Wildwood Road by Christopher Golden

 Christopher Golden paints a realistic picture of a normal couple thrust into an unfortunate encounter with a dark and supernatural force in his latest page-turner, Wildwood Road. Our normal couple is Michael and Jillian Dansky, Michael graphic artist and his wife Jillian a paralegal, with hopes of running for city council. As the novel opens, life for the couple is wonderful and things look to be on a nice upswing for them. They are partying with friends at a Halloween masquerade party, Michael relaxing with a Guinness and Jillian taking in more alcohol than she normally would. As they are preparing to leave the party, Michael feels he is sober enough to drive home, and at the very least, he is more sober than his wife. When a person is under the influence of alcohol or drugs, said person may be more susceptible to extraordinary, or even supernatural experiences.On the way home and in between extended blinks, Michael almost runs over a strange little girl, whom he discovers is named Scooter. This strange little girl brings Michale into a dark, supernatural event that forever changes life for him and his wife Jillian. He gets out of the car and helps Scooter home, or what seems to be her home, a dark house in the middle of nowhere. Michael begins to hear voices and sense things very much out of the ordinary as he travels with Scooter. Michael eventually blacks out and wakes up in the morning to police knocking on his car window.

All of this happens in the first 40 pages, and from there, Golden takes the reader on a dark journey revealing more details both about Michael and Jillian as well as the apparitions Michael encountered. As the days pass, Michael continues to hear pleas of help from Scooter, he is continually compelled to help her. Dark figures he saw near the abandoned mansion threaten Michael and warn him to keep his distance, lest Michael’s wife become a victim. The first thing Golden did in this novel to properly set the mood and tone is ground it in a believable sense of reality. The character and situation (man enjoying a beer at a party) we first see Michael in is recognizable, it is familiar. As the novel unfolds and the dark specters Michael encountered in the opening scenes of the novel invade his life, the sense of familiar erodes. However, an effective way Golden manages to keep the novel grounded in reality, despite the supernatural events affecting the Danskys, is the interspersing of events in Michael and Jillian’s life prior to the masquerade party, primarily the courtship and early years of their relationship. By doing this, Golden effectively paints a relationship of genuine care and love. Conversely, the terror Michael feels as this wonderful relationship and life seemingly is slipping away is palpable and plausible.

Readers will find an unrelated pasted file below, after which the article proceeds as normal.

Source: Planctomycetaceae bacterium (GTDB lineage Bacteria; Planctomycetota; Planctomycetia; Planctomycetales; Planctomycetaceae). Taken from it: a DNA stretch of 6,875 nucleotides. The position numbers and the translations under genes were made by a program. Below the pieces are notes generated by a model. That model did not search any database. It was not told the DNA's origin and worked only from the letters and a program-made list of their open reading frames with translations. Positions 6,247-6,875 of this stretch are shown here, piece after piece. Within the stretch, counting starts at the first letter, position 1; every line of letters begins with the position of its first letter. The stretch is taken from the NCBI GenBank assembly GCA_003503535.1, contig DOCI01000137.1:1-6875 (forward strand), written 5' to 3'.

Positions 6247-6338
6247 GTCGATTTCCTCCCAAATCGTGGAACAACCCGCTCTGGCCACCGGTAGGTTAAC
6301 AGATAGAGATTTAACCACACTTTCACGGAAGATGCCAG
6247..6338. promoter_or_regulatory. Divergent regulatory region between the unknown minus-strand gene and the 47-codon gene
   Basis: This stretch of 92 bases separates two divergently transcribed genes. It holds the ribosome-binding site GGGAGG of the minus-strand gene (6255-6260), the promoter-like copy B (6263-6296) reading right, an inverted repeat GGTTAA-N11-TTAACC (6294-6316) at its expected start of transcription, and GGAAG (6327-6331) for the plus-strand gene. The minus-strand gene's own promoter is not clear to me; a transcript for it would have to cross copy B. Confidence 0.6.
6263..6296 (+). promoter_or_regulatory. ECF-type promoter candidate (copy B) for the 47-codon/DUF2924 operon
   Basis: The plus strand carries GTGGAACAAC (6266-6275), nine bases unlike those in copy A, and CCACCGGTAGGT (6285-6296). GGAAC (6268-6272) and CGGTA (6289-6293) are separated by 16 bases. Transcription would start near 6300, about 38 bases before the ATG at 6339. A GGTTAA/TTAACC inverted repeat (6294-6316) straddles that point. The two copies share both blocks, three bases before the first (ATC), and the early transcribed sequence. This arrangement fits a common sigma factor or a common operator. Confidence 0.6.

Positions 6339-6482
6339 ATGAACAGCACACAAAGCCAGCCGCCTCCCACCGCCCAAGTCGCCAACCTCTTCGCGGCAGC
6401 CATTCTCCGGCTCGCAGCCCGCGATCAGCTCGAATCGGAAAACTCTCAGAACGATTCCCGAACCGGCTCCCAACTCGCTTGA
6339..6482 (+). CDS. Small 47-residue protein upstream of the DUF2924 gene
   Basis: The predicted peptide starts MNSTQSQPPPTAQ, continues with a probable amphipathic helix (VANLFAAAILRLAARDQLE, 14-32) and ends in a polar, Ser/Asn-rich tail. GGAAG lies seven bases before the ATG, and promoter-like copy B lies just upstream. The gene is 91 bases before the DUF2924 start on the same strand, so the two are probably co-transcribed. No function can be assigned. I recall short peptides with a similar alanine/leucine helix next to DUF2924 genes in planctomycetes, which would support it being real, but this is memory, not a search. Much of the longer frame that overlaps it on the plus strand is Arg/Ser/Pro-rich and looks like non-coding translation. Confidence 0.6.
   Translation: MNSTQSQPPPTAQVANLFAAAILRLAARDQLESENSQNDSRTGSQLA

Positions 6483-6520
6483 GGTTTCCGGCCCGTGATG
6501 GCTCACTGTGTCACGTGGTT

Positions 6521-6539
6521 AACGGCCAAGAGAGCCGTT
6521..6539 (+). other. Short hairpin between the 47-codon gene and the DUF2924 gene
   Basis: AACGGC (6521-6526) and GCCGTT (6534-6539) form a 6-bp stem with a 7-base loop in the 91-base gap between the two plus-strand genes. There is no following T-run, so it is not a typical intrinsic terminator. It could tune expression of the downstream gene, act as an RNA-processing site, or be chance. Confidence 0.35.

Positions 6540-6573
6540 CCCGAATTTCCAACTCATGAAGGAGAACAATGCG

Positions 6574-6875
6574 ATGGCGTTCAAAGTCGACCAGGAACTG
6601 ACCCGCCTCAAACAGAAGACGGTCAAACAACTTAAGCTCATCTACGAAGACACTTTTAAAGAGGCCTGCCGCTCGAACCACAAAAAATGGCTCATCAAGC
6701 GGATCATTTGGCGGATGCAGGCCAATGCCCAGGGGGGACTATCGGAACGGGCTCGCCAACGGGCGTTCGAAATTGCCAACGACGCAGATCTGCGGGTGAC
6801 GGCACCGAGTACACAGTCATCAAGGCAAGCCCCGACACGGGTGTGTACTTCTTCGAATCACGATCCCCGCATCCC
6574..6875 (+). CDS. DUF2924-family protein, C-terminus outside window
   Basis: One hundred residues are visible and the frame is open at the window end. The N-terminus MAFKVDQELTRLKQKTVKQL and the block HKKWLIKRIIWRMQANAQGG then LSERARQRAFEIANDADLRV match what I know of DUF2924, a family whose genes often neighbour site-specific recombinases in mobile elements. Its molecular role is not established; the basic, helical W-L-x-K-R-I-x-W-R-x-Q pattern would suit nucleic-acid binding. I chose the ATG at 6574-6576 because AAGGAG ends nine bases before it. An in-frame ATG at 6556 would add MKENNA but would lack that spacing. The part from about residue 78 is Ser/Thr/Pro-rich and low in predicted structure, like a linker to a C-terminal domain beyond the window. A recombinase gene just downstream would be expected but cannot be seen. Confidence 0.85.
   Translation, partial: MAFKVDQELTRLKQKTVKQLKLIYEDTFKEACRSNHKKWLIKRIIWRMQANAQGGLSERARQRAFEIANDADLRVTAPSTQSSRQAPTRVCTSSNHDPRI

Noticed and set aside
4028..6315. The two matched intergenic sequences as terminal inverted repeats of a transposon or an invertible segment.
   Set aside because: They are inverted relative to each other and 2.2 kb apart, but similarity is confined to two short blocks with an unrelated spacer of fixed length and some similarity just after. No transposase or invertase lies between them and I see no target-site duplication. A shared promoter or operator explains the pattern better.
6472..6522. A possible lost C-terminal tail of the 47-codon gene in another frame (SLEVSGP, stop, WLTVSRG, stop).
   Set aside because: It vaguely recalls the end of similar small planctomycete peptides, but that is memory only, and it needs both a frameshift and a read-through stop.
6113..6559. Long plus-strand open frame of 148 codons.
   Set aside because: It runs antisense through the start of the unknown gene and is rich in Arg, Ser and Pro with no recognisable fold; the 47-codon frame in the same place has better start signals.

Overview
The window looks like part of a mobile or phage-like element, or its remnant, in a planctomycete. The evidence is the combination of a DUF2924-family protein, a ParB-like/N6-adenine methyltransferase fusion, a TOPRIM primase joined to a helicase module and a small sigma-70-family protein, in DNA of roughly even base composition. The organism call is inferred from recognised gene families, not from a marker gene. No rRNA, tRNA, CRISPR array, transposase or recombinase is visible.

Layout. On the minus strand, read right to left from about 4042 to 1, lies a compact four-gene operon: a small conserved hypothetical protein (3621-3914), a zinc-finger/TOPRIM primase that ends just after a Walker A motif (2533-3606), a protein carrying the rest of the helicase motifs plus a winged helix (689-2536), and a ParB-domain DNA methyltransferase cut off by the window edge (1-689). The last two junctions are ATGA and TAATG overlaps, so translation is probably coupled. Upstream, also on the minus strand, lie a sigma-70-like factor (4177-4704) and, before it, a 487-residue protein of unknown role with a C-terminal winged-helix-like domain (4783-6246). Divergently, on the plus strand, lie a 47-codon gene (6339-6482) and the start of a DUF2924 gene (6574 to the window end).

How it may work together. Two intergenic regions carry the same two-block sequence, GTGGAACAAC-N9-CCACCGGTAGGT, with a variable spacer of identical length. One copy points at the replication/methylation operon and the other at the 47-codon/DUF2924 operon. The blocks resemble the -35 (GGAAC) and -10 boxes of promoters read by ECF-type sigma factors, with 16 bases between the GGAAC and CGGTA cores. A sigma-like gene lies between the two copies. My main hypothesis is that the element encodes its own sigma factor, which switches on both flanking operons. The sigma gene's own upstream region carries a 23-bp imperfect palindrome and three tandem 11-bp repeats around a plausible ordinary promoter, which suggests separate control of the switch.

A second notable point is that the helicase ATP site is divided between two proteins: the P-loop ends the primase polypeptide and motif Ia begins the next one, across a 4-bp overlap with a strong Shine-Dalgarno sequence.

I found both Michael and Jillian to be empathetic characters, perhaps because they reminded me a bit of my wife and I. Either way, the picture Golden paints of this couple is of one comfort and, for the most part, happiness in the life they have lived. The pacing of the story is just right, too. Golden balances the thrilling scenes of the time of the story with scenes of the past very well. It proves for an emotional roller coaster, but also effectively portrays the urgency of Michael’s mission to save his wife. This novel kept me engaged throughout, and kept the need to find out what happened next of utmost importance.

The genre this novel falls into is not a singular genre, it has qualities of many, but most specifically Thriller and Dark Fantasy. Many would classify this a Thriller, based on the urgency of Michael’s plight, others a Dark Fantasy based on the threat of the supernatural. Wildwood Road has elements of both, and would likely appeal to fans of both types of novels. Reading this novel, in terms of the characters and the cloud of ever-present darkness reminded me quite a bit of Graham Joyce’s Dark Sister, a novel I very much enjoyed. As for Golden’s, I really enjoyed Wildwood Road as well and would recommend it without reservation.

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© 2005 Rob H. Bedford


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